A movie studio's lifeline is its pipeline a steady flow of product that, released into multiplexes, generates constant and sometimes boffo box office. But the pipeline at MGM/Pathe Communications has been terminally clogged. Leo the Lion's cash-strapped studio had 14 pictures stacked up like 747s unable to leave the runway until two weeks ago. That's when the studio's main lender pulled off a coup de cinema, ousting chief executive officer Giancarlo Parretti and installing Alan Ladd Jr. as chairman, giving MGM/Pathe a new game plan that pits its slate of modest-scale pictures against other studios' summer behemoths.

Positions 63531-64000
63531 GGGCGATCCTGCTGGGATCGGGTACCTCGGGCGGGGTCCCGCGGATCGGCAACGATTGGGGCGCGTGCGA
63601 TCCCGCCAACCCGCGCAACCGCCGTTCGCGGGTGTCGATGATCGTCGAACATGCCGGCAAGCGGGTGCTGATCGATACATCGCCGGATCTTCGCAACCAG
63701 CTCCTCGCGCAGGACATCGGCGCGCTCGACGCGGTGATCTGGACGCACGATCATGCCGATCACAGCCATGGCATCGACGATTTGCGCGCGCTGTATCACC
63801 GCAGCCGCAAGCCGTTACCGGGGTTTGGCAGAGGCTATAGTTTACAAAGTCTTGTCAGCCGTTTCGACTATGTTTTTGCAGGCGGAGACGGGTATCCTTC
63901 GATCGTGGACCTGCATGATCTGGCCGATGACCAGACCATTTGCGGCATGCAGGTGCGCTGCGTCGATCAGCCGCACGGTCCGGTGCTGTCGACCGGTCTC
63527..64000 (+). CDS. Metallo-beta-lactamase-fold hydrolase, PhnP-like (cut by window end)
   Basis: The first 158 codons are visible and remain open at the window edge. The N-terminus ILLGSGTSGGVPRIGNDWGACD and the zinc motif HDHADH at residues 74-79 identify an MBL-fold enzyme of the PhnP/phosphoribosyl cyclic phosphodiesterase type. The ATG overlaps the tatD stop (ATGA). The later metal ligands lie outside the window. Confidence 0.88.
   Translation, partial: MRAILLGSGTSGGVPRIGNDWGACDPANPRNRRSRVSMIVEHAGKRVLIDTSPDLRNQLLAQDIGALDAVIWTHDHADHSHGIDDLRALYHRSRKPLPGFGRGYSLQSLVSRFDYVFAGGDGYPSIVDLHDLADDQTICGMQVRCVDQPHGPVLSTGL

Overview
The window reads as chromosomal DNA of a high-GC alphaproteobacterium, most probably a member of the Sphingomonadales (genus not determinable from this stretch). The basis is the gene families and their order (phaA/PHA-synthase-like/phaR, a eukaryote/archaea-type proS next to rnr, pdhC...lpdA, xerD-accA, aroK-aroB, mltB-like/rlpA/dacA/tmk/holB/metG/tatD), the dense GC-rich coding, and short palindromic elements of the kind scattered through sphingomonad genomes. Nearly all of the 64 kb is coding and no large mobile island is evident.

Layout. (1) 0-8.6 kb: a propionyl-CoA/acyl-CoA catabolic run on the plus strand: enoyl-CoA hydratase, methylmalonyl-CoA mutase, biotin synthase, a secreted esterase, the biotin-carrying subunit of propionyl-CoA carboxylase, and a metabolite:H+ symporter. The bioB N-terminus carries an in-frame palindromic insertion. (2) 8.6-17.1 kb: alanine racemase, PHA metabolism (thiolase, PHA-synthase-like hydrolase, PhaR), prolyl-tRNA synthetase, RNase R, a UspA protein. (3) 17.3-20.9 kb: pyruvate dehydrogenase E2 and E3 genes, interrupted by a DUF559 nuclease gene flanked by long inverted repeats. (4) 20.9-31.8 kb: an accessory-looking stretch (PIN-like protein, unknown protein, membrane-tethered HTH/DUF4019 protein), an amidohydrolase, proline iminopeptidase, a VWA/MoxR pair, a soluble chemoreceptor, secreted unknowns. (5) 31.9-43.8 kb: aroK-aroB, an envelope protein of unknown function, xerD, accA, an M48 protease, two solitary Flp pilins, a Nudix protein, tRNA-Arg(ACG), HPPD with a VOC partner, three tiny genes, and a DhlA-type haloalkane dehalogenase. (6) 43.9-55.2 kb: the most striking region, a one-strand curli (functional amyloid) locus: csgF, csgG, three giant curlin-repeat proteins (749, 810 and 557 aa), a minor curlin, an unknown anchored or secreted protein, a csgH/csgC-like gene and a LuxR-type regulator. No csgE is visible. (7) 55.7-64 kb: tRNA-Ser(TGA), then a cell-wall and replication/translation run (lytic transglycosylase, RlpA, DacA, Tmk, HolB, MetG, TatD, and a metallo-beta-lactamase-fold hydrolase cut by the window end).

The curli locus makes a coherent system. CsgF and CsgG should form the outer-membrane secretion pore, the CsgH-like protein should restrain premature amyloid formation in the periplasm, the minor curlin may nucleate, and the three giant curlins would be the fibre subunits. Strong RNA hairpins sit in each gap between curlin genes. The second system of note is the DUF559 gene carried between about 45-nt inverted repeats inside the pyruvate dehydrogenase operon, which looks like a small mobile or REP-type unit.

Parretti's overthrow came about when his own guardian angel, the Dutch bank Credit Lyonnais Nederland, lost faith in his ability to run the studio he'd bought last November for $1.3 billion. With Ladd, a well-regarded production head, now at the helm, the bank will release the $145 million MGM/Pathe needs to proceed with ''an aggressive release schedule,'' stated Ladd, ''as well as planned future productions.'' The first picture to be released will be Ridley Scott's much-buzzed-about road movie, Thelma and Louise, starring outlaws Susan Sarandon and Geena Davis. Originally slated for March, Thelma and Louise will face off on Memorial Day with Ron Howard's big-bucks fire-fighting drama, Backdraft. MGM's distribution company president, Jack Foley, admits the competition is fierce: ''It's going to be summer warfare.'' While MGM/Pathe doesn't have big guns to muster, its pipeline will be pumping out some adventurous films that might have been lost in limbo: John Candy's Delirious; Mel Brooks' Life Stinks; Fires Within, starring Jimmy Smits; and Harley Davidson and the Marlboro Man, with Mickey Rourke and Don Johnson. One rival studio executive gives the lineup a ''three out of 10 chance of making a dent'' at the box office. ''But you never know,'' he adds. ''Thelma and Louise could be this summer's Dead Poets Society.''